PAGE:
17 December, 1947 — 23 March 2019
ALL JOY SEEKS ETERNITY,
DEEP, DEEP ETERNITY
Giles Clark was a Jungian analyst, anthropologist, philosopher, historian of ideas, with vast erudition across a range of fields. He also studied art history and architecture. He loved classical and contemporary music, literature, poetry, film, politics, spit-fires, shirts, cricket, nature documentaries … and Hippos, whose visceral muckiness, growls, wheezes, and chuffs he managed to weave into clinical writing on primitive psychoid and borderline states and associated embodied counter-transference experiences.
Giles was born in London in 1947 and grew up in rural Essex. He was sent to boarding school at a young age, matriculating to King’s College, Cambridge to study anthropology. This had him setting forth with youthful folly to do preparatory field work on the Jains and then Zoroastrians in India. A spinal neurofibroma led to emergency repatriation back to England. Chronic spinal pain dogged him throughout his life and drew him to Nietzsche, psychoanalysis, Jung, Spinoza and Santayana and a lifelong concern with mind-body problems.
Unexpected and tragic death from cancer in March 2019 leaves behind an aching hole in our hearts. As well as a good friend, wise analyst and exceptional mentor, he was a devoted family man. He is sorely missed by his family, in-laws, out-laws, extended family, godchildren and circles of family friends. They speak of his kindly eye, his twinkling eye, his perceptive eye that knew when to intervene and went to sit back, watch and wait, his generous eye that knew just what gift would really make the recipient’s heart sing. They remind us he was not just an influential analyst and armchair philosopher, but had a great sense of humour. He loved British sketch comedy, such as Peter Cook and Dudley Moore. His children recall with nostalgia the wonderful road trips taken to the tunes of Talking Heads and, aptly, Hot Chocolate’s ‘Heaven’s in the Back Seat of My Cadillac.
He was well known for his humility, kindliness, friendliness and generosity of spirit. A deep thinker, he listened with the ‘third ear’ of intuition enabling Baruch Spinoza’s ‘knowledge of a third kind’ to emerge. Those who sat in his presence, those whose path he crossed — whether patients, supervisees, students, colleagues, friends, children of colleagues, shop-keepers, book-binders, strangers, homeless beggars, café owners — all felt a chord of connection, their unique essence valued.
He was an avid collector of rare books, as well as antiques, old clocks, works of art, well-wrought objet d’art. Such mementos transmitted a story: of the one who made it, the who gave it, where it was found and what it symbolised.
Although not ‘religious’, nor even ‘spiritual,’ (he had a healthy distrust of modern usages of ‘spirituality’ as implying philosophical mind-body dualism and etherealising), he was a true contemplative in the tradition of Santayana. His love of architecture particularly focused on cathedrals.
He was also deeply concerned about political and social injustice, the plight of the oppressed, environmental devastation and climate change.
Turning now to Giles’ professional self, his analytic practice spanned over 40 years, from 1975 to 1994 in London and from 1995 to March 2019 in Sydney. He took a vital clinical role in analysing, supervising, lecturing, writing, training. His contribution to the development of the Australian and New Zealand Society of Jungian Analysts (ANZSJA) was pivotal, working tirelessly as both a training analyst and Convenor of Training from 1995 to 2004. He gave papers at analytic conferences world-wide, including England, Australia, New Zealand, Switzerland, Italy, Austria, Russia, Canada and Denmark, also for Temenos in Canberra, Jung Societies throughout Australia and New Zealand, the University of Western Sydney and elsewhere.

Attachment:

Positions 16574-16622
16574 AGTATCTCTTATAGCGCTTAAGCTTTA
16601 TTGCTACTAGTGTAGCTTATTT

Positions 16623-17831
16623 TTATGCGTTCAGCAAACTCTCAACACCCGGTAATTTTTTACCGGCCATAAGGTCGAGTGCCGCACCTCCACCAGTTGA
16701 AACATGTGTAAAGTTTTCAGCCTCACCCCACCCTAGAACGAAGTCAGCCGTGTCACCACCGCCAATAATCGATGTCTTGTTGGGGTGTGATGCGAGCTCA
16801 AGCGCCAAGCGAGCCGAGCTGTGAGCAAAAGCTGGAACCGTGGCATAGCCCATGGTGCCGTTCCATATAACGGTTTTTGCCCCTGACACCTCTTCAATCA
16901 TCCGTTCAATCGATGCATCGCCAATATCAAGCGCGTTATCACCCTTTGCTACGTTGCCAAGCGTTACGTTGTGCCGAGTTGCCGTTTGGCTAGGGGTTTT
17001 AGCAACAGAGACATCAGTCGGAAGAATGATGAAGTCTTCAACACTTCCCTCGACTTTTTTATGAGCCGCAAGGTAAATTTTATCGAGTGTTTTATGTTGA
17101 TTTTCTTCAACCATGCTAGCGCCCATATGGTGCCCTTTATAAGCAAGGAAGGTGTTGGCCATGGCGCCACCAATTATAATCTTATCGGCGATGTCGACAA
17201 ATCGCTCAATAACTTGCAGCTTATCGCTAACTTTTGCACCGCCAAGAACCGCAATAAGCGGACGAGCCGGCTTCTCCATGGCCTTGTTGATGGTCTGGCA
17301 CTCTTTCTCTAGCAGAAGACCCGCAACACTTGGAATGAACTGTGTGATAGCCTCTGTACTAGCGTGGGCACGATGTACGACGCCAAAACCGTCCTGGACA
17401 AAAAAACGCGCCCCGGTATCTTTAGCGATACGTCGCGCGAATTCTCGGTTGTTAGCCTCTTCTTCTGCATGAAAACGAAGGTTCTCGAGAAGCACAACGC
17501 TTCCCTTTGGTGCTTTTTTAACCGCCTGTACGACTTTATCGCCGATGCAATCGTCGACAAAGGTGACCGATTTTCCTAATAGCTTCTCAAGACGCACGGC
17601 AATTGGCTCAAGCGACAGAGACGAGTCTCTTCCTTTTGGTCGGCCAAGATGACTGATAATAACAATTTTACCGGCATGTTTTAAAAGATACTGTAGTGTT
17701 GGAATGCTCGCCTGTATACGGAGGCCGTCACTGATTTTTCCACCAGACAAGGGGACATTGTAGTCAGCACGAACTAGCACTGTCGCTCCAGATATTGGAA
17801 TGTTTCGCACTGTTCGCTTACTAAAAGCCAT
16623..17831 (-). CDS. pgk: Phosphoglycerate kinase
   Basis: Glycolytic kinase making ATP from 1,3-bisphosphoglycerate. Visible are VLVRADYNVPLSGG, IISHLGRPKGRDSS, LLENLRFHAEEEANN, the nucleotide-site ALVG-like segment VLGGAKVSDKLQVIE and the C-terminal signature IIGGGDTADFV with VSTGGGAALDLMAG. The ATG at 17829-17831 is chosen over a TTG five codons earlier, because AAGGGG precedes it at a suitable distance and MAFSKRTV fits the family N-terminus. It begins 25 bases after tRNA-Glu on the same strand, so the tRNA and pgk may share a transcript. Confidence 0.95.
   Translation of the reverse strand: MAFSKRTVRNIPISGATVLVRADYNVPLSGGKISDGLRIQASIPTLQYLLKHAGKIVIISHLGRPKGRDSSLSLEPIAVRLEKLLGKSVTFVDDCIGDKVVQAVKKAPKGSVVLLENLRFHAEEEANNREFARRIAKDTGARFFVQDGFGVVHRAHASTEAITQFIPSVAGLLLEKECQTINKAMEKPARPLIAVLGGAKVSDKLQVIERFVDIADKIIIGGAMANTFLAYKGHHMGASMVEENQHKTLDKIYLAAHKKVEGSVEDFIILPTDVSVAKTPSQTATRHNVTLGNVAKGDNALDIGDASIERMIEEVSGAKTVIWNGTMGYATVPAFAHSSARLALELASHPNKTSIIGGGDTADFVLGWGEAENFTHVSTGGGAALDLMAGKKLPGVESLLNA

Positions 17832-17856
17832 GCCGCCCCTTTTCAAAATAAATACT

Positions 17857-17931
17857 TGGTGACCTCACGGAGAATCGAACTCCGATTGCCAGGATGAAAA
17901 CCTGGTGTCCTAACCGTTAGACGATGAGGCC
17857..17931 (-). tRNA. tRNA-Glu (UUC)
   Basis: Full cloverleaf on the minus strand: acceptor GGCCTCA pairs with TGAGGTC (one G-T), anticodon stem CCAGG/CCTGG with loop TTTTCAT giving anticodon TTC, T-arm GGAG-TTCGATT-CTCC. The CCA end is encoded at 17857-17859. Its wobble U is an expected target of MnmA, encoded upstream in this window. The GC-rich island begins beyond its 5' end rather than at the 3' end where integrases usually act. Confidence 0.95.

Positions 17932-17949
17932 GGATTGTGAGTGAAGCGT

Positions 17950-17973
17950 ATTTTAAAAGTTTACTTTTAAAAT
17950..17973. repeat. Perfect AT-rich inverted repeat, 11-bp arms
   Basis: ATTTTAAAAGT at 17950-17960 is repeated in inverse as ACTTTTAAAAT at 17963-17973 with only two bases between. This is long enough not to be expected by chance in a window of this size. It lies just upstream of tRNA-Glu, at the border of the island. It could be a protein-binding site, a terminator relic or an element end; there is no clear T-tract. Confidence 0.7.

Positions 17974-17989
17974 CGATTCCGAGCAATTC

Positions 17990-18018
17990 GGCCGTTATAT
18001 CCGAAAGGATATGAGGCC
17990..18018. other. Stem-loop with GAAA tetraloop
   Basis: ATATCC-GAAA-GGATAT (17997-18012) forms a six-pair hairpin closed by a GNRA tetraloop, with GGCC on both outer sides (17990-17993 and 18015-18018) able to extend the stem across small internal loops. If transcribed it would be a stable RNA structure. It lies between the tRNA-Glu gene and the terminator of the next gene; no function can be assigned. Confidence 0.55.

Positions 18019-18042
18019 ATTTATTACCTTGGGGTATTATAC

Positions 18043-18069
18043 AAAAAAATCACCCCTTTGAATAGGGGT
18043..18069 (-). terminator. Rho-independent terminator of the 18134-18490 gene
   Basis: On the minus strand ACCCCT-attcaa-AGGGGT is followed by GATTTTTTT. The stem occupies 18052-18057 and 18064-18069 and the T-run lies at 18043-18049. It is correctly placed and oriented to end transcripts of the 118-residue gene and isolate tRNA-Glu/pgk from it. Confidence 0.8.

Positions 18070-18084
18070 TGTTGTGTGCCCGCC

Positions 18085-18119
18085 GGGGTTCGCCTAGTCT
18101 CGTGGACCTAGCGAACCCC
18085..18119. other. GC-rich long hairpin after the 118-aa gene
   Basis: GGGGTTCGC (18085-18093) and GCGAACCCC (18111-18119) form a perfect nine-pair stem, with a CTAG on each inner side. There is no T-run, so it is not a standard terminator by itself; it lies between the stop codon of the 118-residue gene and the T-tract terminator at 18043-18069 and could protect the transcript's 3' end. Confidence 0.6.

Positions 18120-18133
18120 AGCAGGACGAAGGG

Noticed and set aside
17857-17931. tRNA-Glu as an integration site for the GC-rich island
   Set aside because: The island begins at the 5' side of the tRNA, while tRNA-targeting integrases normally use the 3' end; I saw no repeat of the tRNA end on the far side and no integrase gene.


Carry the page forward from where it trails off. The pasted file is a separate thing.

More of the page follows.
Giles intended to publish his life’s work, terminal illness sadly intervening. He was consoled by an undertaking of members of his writing group to have this collection published posthumously. His oeuvre covers such topics as: ‘The theory and clinical treatment of borderline and narcissistic disturbances; psycho-somatic contagion and psychoid states in the analytic field; the role of insight, reason, interpretation and capacity to think analytically in the midst of destructive borderline attacks; the symbolic, pre-symbolic, and developmental failures in symbolising function; the analyst as wounded healer recycling (putting to good use) their own (hopefully) analysed/resolved madness; the jouissance grid. The influence of German Romantic antecedents on Freud and Jung was exemplified in lectures on ‘Depth Psychology, the History of Ideas’. Another passion was ‘The Mind-Body problem in philosophy and dynamic psychology’. His collected works also analyses the relevance of Spinoza, Santayana and the German Romantic philosophers to psychoanalysis and analytical psychology, not merely in historical or theoretical terms but as a vital resource to guide clinical practice.’ This list by no means does justice to Giles’ clinical innovations, revealed in due course with this proposed publication.
Inspired by the spirit of Herder’s heteropathic Einfühlung, Giles crossed disciplines, cultures and analytic divides, seeking to bring together members of diverse psychoanalytic, philosophical and cultural lineages. In Sydney his pioneering meetings with members of different psychoanalytic groups paved the way for what later became PACFA and The Australasian Confederation of Psychoanalytic Psychotherapies.
The reader is referred to the excellent in-depth obituary in the Journal of Analytical Psychology by Sue Austin, Warren Colman and Leon Petchkovsky, June 2020, Volume 65:3l pp. 609‑614, (click here).
Judith Pickering© August 2020